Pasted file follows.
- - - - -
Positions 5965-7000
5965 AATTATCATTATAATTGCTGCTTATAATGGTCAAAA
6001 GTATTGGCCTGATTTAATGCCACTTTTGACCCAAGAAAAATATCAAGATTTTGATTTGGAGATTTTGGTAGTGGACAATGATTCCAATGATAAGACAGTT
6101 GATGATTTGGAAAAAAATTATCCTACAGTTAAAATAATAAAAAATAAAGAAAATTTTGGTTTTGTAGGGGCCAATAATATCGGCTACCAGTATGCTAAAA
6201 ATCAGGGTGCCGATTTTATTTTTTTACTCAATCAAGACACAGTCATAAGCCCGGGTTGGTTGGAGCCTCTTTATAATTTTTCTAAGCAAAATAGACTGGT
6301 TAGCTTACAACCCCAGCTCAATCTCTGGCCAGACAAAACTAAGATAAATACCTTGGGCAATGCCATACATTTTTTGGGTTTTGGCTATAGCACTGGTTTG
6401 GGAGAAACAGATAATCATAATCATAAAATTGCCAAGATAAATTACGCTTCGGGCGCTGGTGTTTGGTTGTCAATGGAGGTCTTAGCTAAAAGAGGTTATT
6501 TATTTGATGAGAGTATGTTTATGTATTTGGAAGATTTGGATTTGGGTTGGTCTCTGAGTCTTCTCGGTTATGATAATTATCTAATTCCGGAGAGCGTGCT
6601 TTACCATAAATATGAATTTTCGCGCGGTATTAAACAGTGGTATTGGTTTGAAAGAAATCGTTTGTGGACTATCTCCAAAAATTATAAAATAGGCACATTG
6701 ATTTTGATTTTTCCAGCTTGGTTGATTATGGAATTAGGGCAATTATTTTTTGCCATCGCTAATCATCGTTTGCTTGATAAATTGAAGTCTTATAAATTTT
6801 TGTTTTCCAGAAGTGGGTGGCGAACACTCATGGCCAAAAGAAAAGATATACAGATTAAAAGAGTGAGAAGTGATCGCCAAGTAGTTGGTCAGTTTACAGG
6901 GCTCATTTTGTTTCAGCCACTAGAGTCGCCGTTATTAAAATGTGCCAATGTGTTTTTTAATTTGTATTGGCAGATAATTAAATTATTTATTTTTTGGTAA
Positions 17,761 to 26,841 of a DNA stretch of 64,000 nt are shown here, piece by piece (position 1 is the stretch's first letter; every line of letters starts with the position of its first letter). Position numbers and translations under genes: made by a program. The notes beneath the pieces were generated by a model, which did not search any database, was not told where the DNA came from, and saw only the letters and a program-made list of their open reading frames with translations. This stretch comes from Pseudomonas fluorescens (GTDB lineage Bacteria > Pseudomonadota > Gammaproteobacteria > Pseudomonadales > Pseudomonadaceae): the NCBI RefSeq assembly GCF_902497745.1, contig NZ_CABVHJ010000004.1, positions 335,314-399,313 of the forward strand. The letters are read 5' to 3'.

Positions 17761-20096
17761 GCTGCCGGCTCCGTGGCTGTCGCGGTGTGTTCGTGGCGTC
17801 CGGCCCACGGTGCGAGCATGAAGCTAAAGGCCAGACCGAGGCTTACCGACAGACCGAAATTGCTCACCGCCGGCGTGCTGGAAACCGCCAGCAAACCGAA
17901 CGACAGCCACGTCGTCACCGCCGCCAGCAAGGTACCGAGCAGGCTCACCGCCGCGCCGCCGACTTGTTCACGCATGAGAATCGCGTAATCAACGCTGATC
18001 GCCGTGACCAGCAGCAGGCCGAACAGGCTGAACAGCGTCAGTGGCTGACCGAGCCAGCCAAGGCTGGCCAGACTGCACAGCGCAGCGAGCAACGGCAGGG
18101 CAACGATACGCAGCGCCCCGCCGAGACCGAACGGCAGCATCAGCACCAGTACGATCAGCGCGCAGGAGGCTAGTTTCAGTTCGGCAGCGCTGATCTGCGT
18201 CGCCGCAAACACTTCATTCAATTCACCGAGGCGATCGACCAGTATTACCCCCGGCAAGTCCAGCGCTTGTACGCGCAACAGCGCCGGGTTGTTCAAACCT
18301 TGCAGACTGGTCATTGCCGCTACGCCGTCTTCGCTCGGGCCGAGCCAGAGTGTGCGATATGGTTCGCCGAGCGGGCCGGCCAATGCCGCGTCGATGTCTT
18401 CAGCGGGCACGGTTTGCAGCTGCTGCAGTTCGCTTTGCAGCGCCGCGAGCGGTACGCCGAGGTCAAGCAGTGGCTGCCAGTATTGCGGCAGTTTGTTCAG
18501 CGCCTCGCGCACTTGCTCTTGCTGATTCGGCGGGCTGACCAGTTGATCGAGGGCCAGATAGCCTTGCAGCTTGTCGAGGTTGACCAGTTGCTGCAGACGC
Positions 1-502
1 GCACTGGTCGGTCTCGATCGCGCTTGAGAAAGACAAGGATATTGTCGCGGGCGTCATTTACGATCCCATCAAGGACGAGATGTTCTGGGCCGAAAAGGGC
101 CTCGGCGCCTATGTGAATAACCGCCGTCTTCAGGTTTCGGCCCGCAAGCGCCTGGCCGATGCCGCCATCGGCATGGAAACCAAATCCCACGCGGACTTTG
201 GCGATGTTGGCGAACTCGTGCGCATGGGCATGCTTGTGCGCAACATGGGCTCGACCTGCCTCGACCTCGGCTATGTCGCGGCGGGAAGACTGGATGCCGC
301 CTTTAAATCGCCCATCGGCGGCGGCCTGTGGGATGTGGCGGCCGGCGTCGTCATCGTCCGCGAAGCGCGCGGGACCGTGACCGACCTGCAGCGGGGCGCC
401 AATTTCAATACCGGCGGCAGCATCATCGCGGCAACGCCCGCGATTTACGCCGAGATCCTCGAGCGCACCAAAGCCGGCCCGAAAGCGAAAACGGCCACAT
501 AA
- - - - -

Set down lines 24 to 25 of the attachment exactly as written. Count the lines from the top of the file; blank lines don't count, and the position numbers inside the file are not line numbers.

Positions 1-502
1 GCACTGGTCGGTCTCGATCGCGCTTGAGAAAGACAAGGATATTGTCGCGGGCGTCATTTACGATCCCATCAAGGACGAGATGTTCTGGGCCGAAAAGGGC